A bad wreck this week is bringing new urgency to discussions about how the city should regulate electric rental scooters, which appeared on city streets in May. Officials say there are trade-offs - between promoting a popular new transportation option and public safety.
On Tuesday, a scooter rider collided with a van at Fourth and Brevard Streets near the Transportation Center. City council member Tariq Bokhari witnessed the wreck and narrated a Facebook Live video as emergency crews arrived.
Police said the woman was going the wrong way on a one-way street and may have gone through a red light. The woman had serious, but non-life-threatening leg injuries. Bokhari said it was "disturbing."
“It was a stark moment of realization that people can really get hurt on these things when they when they don't follow the rules,” Bokhari said.
But what about those rules?
For now, scooters are treated mostly like bicycles. You're not supposed to ride them on sidewalks downtown, though sidewalks are OK elsewhere. Users must obey traffic laws, including signs and signals. And helmets are encouraged, but not required.
Riders rent scooters with a smartphone app. They're $1 to unlock and 15 cents a mile to ride. You have to be 18 with a valid driver's license, though you don’t have to show proof to rent one. Beyond that, rules are still evolving - all over the country.
That accident downtown came a day after the topic of e-scooter rules came up at the Charlotte City Council's transportation committee.
“Here we are in September, where we recognize now is the time to begin to think about … how do we want to regulate these more clearly, with more clarity, as we move to the future,” Charlotte DOT deputy director Dan Gallagher.
“But we also have to understand, a lot's happened in a short time in terms of ridership,” he added.
He says ridership on e-scooters has grown quickly since May. In August, scooter companies Lime and Bird reported their combined 800 scooters here were ridden more than 140,000 times. That's compared with just 20,000 rides on dockless bikes.
Hard numbers on scooter accidents in Charlotte are hard to come by. Neither the city nor the police department have tracked scooter safety, though CMPD says it's now compiling numbers for the city council.
Hospitals also aren't keeping track. But Novant Health Medical Director Dr. Charles Bregier said they've definitely seen an increase in scooter-related injuries since May.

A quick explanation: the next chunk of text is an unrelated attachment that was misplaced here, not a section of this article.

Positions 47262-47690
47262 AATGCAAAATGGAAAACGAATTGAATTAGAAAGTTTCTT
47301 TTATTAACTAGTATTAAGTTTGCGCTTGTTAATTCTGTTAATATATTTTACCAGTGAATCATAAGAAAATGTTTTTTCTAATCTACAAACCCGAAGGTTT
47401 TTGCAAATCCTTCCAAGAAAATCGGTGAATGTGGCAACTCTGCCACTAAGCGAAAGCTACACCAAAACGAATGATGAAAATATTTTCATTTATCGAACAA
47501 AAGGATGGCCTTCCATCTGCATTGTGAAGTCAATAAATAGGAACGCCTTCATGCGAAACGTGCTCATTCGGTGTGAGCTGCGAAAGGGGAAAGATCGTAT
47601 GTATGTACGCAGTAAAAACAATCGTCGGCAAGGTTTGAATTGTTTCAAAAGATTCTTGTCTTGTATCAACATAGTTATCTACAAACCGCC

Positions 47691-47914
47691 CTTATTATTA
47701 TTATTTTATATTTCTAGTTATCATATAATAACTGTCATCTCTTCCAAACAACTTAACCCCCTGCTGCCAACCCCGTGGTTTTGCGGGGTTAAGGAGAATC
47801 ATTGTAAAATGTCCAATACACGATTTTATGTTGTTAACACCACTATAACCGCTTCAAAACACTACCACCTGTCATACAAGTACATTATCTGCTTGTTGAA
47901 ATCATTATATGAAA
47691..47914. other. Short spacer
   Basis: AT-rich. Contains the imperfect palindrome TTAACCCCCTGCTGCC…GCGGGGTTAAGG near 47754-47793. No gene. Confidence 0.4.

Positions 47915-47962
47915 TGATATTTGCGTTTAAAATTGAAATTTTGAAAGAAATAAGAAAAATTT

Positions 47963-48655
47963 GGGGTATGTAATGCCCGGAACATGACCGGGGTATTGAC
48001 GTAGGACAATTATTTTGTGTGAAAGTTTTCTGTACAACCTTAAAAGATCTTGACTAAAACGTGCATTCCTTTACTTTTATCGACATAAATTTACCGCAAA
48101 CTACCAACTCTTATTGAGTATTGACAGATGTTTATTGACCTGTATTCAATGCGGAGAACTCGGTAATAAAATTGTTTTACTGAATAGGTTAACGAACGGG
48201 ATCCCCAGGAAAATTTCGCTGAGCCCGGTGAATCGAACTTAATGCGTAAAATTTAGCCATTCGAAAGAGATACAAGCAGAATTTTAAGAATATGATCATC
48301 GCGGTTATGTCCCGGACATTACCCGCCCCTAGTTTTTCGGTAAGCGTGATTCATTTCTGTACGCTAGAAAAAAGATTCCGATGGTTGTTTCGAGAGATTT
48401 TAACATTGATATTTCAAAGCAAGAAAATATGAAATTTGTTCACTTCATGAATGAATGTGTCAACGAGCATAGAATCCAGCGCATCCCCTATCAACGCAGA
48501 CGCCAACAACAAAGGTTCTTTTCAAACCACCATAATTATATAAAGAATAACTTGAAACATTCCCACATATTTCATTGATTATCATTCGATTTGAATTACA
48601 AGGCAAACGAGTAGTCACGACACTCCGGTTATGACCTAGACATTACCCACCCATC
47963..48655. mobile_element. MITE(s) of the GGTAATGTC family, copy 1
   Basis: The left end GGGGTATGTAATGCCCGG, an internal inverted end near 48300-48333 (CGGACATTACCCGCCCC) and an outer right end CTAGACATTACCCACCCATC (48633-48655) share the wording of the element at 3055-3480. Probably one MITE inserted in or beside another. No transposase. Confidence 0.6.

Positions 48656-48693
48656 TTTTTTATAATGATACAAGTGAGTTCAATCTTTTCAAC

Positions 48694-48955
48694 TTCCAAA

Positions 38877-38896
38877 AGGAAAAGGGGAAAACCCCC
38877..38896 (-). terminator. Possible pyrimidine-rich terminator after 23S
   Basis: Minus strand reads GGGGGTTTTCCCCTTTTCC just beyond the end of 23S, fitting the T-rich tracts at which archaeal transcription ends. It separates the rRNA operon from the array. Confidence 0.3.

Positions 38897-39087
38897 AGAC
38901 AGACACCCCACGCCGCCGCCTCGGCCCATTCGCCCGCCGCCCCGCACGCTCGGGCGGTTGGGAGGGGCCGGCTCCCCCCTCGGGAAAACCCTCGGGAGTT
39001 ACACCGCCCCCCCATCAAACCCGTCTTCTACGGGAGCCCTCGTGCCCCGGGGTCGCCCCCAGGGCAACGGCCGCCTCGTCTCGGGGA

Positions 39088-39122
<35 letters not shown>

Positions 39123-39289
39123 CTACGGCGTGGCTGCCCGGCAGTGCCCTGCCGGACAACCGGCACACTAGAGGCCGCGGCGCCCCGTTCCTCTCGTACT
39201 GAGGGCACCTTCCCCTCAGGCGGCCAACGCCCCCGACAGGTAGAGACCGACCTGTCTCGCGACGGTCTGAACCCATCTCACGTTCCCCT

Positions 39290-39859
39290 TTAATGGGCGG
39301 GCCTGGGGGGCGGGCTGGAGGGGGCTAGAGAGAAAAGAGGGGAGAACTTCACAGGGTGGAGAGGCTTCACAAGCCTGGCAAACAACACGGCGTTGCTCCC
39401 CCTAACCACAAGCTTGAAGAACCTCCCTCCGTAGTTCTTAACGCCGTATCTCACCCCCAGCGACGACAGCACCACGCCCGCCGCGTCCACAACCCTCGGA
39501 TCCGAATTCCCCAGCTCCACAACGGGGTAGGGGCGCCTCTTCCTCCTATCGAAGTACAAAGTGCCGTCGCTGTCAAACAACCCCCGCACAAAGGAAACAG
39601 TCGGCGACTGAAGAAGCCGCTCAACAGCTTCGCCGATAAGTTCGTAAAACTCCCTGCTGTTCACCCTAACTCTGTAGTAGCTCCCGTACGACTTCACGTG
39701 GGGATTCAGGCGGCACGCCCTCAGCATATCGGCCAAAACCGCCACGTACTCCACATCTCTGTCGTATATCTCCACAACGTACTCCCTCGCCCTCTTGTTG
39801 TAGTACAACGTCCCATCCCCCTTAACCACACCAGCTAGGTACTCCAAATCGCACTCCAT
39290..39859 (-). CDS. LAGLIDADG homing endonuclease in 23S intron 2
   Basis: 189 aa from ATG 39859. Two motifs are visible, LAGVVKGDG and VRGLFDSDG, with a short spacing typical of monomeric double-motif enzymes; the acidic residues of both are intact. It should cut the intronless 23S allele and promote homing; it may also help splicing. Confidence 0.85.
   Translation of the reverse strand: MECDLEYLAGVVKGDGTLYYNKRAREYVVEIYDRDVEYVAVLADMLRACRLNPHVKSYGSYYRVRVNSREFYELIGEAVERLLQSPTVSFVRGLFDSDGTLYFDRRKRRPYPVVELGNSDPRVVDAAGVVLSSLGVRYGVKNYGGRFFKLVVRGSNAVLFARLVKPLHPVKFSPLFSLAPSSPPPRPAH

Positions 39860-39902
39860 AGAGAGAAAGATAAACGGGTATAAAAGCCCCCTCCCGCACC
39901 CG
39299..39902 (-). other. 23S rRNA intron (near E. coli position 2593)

“I would say in my experience that we're seeing five times as many of these kinds of accidents than we used to before they came on the market,” he said.
At least two e-scooter riders have been killed nationwide in recent months - one in Washington, and another in Dallas. Charlotte has been spared any fatalities, but some injuries have been "significant," Bregier said.
“Broken noses, facial contusions, broken arms, broken shoulders, broken wrists, ankle sprains, wrist sprains, all kinds of problems,” he said.
Scooters are colliding with cars, hitting pedestrians, and they're crashing on curbs and bumpy surfaces.
The question for council members is what kinds of rules - if any - to adopt.
Bokhari said no rules will keep people from doing stupid things on scooters and he hopes any regulations will not stifle this new business.
Council member Braxton Winston says he thinks scooters are a good, cheap option for many people to bridge the last mile to public transportation and get around the city.
“I wanna keep my hands off this as much as possible. I don't think we should jump to regulate these things,” Winston said.
At Monday's transportation committee meeting, Charlotte DOT's Dan Gallagher said the city needs a legal definition of scooters, clarity on where they can be ridden, and parking rules.
City Attorney Bob Hagemann said the city has limited authority to regulate e-scooters.
“This is a situation where technology and the market is ahead of the law,” he said.
A recent blog post by a lawyer at the University of North Carolina School of Government suggests they should be treated like other road vehicles - and be registered and insured.
“Now that's an opinion. That's not a case. It's not conclusive,” Hagemann said. “But it has sparked, in the last three or four days, over the weekend, some conversation in our office, with staff, with other cities, about what to do in response to that blog that was put out by the School of Government."
He says ultimately the General Assembly may need to act to clarify the law.
Meanwhile, the scooter companies are talking to the city.
“Both Bird and Lime have been involved in meetings with officials from the city and county to hear comments, concerns, plaudits,” said Bradford Johnson, the Charlotte manager for Lime.
“You know, everything can be tweaked and improved.”
City transportation planners say they hope to present proposed rules to the transportation committee Oct. 22, and put them to a full council vote in November or December.
City of Charlotte e-scooter pilot program web page, at CharlotteNC.gov
Sept. 19, 2018, "It's a Bird, It's a Scooter, It's an Overnight Sensation ... But Is It Legal," UNC School of Government blog post about e-scooters.